Change Management: The Consultant's Role
By Kelly N. Burrello, Msc.,
DTG Senior Associate and Director of Research
Change Management is about how to get users to accept a new business process--and the
technology that enables it. The guiding principal of change management is that human
beings make companies work, not technology. Technology is just a tool, and users have
to be excited about it, believe in it [be] trained in it, and supported in it. Change
management is about making sure all of those things are included from the beginning as
part of the project.
To design a successful strategy of change managers must become skillful at diagnosing
the forces pressing for change and the resistances to change. The change problem might
be large or small in scope and scale. It might focus on individuals or groups, one or more
division or departments, the entire organization, or one or more aspects of the
organization's environment. For example, is the company facing an immediate threat to
its survival? It is important that managers effectively diagnose the external and internal
forces that threaten the company's survival. Secondly, managers must assess and
implement strategies for combating these forces.
Change management experts focus attention, specifically, on resistances to change--both
organizationally and those of individuals within the organization. The change
management model operates under the premise that people and organizations are innately
adverse to change. The general argument is that when confronted by rapid change, people
[and organizations] get frustrated, freeze up, get rigid and rebel against the changes.
Managers must be adept at addressing the inevitable resistance of staff to a change.
Change management argues that the most effective way to make needed changes is to
identify existing resistances to change and to focus efforts on removing or reducing as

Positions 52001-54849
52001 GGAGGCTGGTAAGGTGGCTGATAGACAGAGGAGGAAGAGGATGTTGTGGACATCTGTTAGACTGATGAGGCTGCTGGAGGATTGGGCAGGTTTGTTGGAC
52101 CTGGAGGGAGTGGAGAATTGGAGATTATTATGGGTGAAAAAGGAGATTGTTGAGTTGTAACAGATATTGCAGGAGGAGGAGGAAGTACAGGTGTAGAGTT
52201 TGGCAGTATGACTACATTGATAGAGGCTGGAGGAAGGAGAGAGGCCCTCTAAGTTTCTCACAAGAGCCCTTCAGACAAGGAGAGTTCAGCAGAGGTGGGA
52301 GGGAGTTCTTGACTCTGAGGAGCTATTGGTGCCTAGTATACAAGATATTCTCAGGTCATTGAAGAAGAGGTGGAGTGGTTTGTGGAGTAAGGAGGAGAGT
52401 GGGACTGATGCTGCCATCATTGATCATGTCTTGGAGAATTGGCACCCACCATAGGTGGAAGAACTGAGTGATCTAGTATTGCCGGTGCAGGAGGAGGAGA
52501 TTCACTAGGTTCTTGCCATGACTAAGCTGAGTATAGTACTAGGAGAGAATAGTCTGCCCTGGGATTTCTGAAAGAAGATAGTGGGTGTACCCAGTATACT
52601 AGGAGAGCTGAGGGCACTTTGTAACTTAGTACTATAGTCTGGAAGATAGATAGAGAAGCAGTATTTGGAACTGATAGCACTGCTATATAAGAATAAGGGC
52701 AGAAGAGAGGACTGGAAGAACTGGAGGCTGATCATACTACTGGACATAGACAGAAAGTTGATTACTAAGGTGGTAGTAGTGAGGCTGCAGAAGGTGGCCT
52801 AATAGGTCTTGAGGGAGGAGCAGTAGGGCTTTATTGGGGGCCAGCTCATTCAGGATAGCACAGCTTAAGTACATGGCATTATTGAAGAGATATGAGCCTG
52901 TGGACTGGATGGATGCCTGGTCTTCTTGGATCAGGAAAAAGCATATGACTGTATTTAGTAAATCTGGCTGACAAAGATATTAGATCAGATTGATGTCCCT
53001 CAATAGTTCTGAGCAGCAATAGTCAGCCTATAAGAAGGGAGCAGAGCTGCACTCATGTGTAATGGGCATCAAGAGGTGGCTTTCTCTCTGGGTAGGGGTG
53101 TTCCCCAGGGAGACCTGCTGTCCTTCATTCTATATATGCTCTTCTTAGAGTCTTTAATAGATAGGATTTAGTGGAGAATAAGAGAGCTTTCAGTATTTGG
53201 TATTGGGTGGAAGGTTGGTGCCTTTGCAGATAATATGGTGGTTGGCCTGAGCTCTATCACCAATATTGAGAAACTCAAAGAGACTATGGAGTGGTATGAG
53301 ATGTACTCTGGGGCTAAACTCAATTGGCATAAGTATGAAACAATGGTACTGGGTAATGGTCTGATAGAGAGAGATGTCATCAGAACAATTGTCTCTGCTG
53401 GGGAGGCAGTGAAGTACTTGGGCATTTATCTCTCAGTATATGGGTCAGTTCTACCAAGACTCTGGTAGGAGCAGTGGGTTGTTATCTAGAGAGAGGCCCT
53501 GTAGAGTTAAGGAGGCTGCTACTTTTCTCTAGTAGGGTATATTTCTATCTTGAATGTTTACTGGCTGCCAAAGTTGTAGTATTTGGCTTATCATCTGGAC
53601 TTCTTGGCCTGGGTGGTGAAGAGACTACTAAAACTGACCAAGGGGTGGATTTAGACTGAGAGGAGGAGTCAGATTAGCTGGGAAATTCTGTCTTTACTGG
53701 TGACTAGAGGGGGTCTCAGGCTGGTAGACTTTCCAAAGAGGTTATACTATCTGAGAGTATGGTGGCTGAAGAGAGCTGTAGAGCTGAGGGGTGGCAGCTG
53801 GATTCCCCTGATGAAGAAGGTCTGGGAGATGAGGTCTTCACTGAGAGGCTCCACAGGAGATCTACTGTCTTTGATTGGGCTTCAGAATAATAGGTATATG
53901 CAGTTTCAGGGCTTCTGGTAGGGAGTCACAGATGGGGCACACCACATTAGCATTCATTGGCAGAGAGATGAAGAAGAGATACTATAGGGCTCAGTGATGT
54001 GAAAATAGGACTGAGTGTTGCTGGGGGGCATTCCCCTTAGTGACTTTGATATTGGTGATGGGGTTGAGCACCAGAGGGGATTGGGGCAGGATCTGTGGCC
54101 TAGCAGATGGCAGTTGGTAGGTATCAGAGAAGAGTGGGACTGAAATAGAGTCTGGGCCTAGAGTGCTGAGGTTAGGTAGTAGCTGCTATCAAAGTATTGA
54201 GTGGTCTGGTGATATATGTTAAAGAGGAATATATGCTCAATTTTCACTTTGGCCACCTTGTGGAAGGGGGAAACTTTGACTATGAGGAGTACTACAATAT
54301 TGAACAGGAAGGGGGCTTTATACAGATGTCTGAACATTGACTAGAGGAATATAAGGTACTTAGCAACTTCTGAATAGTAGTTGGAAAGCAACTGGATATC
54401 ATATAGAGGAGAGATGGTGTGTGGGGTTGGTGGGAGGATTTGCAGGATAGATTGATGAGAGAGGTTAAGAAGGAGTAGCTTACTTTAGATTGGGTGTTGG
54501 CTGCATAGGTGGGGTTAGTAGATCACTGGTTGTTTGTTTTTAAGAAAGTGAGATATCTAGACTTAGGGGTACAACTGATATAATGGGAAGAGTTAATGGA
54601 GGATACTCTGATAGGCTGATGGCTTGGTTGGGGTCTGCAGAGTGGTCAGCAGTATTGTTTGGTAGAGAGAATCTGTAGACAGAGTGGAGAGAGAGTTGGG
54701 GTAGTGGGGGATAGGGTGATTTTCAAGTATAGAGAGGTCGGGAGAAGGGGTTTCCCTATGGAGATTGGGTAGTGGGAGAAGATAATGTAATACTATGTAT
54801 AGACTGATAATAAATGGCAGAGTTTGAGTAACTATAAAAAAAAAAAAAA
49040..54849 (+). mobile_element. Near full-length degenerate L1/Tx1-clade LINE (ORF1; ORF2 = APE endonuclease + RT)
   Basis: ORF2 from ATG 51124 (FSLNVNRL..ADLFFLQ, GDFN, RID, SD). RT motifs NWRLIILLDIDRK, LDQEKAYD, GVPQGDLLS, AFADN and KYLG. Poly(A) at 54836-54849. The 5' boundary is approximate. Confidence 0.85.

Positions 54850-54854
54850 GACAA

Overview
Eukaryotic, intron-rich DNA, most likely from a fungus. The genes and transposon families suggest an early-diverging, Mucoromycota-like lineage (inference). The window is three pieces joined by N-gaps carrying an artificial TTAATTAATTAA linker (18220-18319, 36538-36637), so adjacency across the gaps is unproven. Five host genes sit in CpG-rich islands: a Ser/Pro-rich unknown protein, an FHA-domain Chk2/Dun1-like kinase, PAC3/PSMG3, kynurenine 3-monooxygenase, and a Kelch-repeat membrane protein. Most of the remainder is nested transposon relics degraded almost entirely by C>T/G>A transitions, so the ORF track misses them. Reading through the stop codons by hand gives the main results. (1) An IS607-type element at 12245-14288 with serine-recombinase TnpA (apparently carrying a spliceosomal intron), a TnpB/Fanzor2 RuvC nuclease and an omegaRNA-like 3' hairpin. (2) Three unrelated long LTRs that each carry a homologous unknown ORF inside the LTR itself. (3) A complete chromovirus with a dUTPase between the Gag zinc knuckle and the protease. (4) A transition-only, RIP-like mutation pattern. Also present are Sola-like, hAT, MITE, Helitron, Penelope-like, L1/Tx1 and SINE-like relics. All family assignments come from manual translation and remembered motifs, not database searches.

many as possible. Consultants working in this arena assist organizations to effectively
address and overcome the forces that are commonly associated with organizational and
individual resistance to change:
Individual resistances to change include:
Selective attention and retention
Fear of the unknown
Organizational resistances to change include:
threat to power and influence
the organizational structure itself
fixed investments not easily altered
THE AMBULANCE IN THE VALLEY
The following is a story that demonstrates how hard people will work to avoid change
and solve problems despite an explicit need for change:
There's a little town, and it's about halfway up a mountain in a bend in the road. The
hairpin turn is a terrible hazard, and about once a month, cars go flying off into the valley
below. It's awful. The town council gets together and they look into how much it's going
to cost to regrade the road, put in signs, and install a guardrail--in other words, make the
thing safe. Well, it's going to be really expensive. In fact, it's going to be so expensive
that they decide they just can't afford it. But the cars are still flying off the road, and
people are getting hurt. They don't like that, and they want to do something, so they solve
the problem of the dangerous road in what they believed was a less expensive way. They
put an ambulance in the valley.
The ambulance in the valley story demonstrates how projected costs, habit, selective
attention and fear of the unknown lead organizations into making poor business
decisions. For a company facing an immediate threat to its survival it should be less
concerned with how much it costs to fix the road, and more concerned with what it costs
not to fix it?
THREE STEP PROCESS FOR MANAGING AND GUIDING CHANGE
1. Unfreezing: This step involves reducing the forces maintaining the organization's
behavior at the present level. During this period the organization and the individuals
within it are saying goodbye to their old way of doing things. Change leaders are telling
people to let go of what feels to them like their whole world of experience, their sense of